Many of the trade press articles suggest that a concern about “payola” is behind the Congressional inquiry – even though that is not mentioned in the letter. But, as we have written before, merely trying to lower content costs should not be seen as “payola” but instead merely as an aspect of operating a business. A TV station may be looking to fill a block of program time, and may be offered two programs that would be expected to deliver a similar audience, and the government would not get involved if that station decided to buy the least expensive program. Is music really any different? A service has to pay for the hits, but it does not play only hits, and where there are comparable songs that can be played to fill the rest of the time, isn’t it just a normal business practice to play the ones that are less expensive?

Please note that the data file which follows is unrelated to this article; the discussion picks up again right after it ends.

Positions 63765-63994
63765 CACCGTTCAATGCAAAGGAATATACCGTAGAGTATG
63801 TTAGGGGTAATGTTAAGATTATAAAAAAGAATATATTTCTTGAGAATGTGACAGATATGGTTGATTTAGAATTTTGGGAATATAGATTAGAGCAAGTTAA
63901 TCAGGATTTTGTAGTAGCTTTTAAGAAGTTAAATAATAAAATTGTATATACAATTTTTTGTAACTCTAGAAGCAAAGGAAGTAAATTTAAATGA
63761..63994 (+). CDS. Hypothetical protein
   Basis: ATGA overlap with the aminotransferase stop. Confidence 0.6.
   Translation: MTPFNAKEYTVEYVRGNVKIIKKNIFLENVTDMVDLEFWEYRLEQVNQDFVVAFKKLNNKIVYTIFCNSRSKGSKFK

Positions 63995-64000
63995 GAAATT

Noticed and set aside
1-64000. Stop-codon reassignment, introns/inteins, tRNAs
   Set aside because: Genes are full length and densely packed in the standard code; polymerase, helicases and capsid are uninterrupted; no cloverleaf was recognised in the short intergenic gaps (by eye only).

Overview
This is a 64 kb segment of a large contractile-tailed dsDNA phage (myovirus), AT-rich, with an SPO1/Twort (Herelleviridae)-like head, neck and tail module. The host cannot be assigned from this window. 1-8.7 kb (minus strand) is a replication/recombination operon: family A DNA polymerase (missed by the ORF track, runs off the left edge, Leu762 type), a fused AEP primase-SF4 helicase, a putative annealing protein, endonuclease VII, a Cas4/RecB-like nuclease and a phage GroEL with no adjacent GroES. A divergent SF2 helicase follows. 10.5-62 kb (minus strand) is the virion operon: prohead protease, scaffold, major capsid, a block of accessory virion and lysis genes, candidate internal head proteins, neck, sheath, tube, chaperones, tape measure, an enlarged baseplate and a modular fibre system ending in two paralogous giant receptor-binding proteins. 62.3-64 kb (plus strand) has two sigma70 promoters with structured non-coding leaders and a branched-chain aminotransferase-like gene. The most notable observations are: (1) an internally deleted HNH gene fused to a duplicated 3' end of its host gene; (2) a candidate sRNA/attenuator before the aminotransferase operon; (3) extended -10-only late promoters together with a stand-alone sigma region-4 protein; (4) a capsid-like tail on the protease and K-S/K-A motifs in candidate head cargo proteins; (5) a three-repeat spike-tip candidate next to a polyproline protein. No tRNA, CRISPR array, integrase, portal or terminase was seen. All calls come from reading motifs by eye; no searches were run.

Moreover, as we wrote here, even on broadcast radio, it is not the payment for playing music that is illegal, it is the failure to disclose that payment is being received that is the problem – and most music services already disclose in their terms of service that the music a consumer hears is determined by many factors – including financial considerations.
So what is the Congressional letter about? It could be simply that the context provided to these members of Congress when they were urged to write the letter did not fully explain that what is being done is a fundamental part of the music marketplace. It may be that political issues drive complaints about certain music service practices. But these practices seem to be simply the free market at work. So, while this Congressional letter has received wide coverage, we expect in the long term it will turn out to be much ado about nothing.
Courtesy Broadcast Law Blog